In our August 2010 Electronic Discovery Update, we highlighted a report by the New York State Unified Court System (hereinafter, the “Report”), released in February 2010 by Chief Judge Jonathan Lippman and Chief Administrative Judge Ann Pfau. See New York State Unified Court System, Electronic Discovery in the New York State Courts (February 2010), available at http://www. courts.state.ny.us/courts/comdiv/PDFs/E-DiscoveryReport. pdf. The Report aimed to reduce the costs and amount of time spent on e-discovery by proposing several ways to make the process less expensive and more efficient for both the courts and practitioners.

Late last year, the New York Uniform Rules for the Trial Courts were amended to adopt one of the Report’s recommendations for addressing the e-discovery process at the Preliminary Conference (the “PC”). There are two key enactments. First, Uniform Rule 202.12(b) and Uniform Rule 202.70(g) (Commercial Division Rule 1) now require lawyers appearing at the PC to be prepared to address e-discovery issues. Specifically, counsel appearing at the PC must be

. . . sufficiently versed in matters relating to their clients’ technological systems to discuss competently all issues relating to electronic discovery.

22 NYCRR § 202.12(b); 22 NYCRR § 202.70(g)(1). The changes to Commercial Division Rule 1 are meant to be consistent with Commercial Division Rule 8(b), which already codifies similar requirements. Rule 8(b) additionally provides that counsel confer with each other prior to the PC regarding nine enumerated e-discovery issues. See 22 NYCRR § 202.70(g)(8)(b).

These additions are intended to improve attorneys’ abilities to engage in a productive conversation about the e-discovery process. They reflect the Report’s findings that e-discovery disputes are best addressed at the outset of a case, with the oversight and involvement of the court. The Report proffers that the changes will prevent future delays and the waste of limited court resources that occur when attorneys do not consider e-discovery issues in advance of the PC.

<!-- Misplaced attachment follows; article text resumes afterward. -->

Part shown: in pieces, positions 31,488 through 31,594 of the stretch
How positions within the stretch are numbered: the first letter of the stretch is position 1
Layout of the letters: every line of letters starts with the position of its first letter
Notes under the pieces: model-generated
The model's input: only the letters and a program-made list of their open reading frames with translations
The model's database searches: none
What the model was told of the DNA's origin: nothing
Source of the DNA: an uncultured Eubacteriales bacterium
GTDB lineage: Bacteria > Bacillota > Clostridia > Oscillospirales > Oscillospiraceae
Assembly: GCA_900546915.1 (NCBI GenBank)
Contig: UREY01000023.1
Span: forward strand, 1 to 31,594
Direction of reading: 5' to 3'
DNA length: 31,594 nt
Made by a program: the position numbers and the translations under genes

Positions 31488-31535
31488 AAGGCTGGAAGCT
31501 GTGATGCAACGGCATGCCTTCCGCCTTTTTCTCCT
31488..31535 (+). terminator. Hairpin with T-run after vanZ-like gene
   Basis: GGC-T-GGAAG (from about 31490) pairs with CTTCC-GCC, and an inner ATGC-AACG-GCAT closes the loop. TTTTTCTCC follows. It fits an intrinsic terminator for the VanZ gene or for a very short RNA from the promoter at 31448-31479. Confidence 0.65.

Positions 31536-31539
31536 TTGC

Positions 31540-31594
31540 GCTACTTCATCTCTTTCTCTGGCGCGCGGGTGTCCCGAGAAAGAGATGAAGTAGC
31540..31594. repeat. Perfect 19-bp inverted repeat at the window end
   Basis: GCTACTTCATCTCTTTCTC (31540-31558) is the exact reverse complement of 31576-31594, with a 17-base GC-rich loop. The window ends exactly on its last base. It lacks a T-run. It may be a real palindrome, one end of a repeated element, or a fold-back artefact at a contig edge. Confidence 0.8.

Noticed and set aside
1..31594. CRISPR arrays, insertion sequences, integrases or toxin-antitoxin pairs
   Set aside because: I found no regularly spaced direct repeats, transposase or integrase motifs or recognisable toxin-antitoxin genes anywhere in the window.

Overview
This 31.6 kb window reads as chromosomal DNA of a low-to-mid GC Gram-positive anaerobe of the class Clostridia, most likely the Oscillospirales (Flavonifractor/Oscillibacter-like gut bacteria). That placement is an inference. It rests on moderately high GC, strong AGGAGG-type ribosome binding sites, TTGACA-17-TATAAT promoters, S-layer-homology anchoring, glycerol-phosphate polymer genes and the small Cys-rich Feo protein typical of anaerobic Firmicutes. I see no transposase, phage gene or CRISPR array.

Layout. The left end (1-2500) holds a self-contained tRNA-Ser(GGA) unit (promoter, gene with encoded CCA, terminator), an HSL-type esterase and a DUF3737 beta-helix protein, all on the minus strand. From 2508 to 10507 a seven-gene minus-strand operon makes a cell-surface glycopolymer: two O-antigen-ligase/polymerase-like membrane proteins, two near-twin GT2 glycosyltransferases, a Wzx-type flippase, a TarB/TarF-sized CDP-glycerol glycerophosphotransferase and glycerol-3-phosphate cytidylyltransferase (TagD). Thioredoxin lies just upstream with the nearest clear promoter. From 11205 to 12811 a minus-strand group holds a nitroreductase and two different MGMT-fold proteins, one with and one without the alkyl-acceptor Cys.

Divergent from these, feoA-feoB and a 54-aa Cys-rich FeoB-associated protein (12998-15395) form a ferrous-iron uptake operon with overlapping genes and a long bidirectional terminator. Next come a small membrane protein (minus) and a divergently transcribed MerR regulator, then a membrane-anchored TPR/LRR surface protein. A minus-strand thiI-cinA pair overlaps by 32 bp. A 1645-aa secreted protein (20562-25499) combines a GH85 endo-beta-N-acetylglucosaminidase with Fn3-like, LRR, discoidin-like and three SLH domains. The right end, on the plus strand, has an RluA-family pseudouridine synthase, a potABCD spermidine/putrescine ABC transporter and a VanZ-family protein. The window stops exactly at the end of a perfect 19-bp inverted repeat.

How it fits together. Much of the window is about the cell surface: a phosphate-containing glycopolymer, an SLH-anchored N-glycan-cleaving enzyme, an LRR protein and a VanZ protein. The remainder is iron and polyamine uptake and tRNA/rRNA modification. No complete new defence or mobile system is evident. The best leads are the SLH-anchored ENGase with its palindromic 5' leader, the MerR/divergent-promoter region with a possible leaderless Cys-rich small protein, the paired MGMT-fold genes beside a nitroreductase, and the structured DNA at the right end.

Second, as recommended by the Report, the new rules provide that “[c]ounsel may bring a client representative or outside expert to assist” in the e-discovery discussion. 22 NYCRR § 202.12(b); 22 NYCRR § 202.70(g)(1). The purpose of this addition is to expand options for resolving e-discovery issues at an early stage. The Report notes that participation of client representatives (such as IT personnel) or outside experts at the PC may lead to quicker resolution of e-discovery issues because these individuals often have in-depth knowledge about the technicalities involved in retrieving electronically-stored information. An attorney choosing this option should make sure that his or her client representative or outside expert is thoroughly prepared for the hearing in order to provide an accurate representation of the client’s abilities to retrieve and produce electronic data in a manner that will be usable for litigation purposes.

Practitioners must be aware of these two important changes, as they greatly increase and magnify an attorney’s obligation to focus on e-discovery from the outset of a litigation. Judge Pfau has warned that failure to comply with the new rules may result in a default (a consequence set out in Commercial Division Rule 1). The full text of the amendments can be found at http://www.dos.state.ny.us/ info/register/2010/aug18/pdfs/courtnotices.pdf.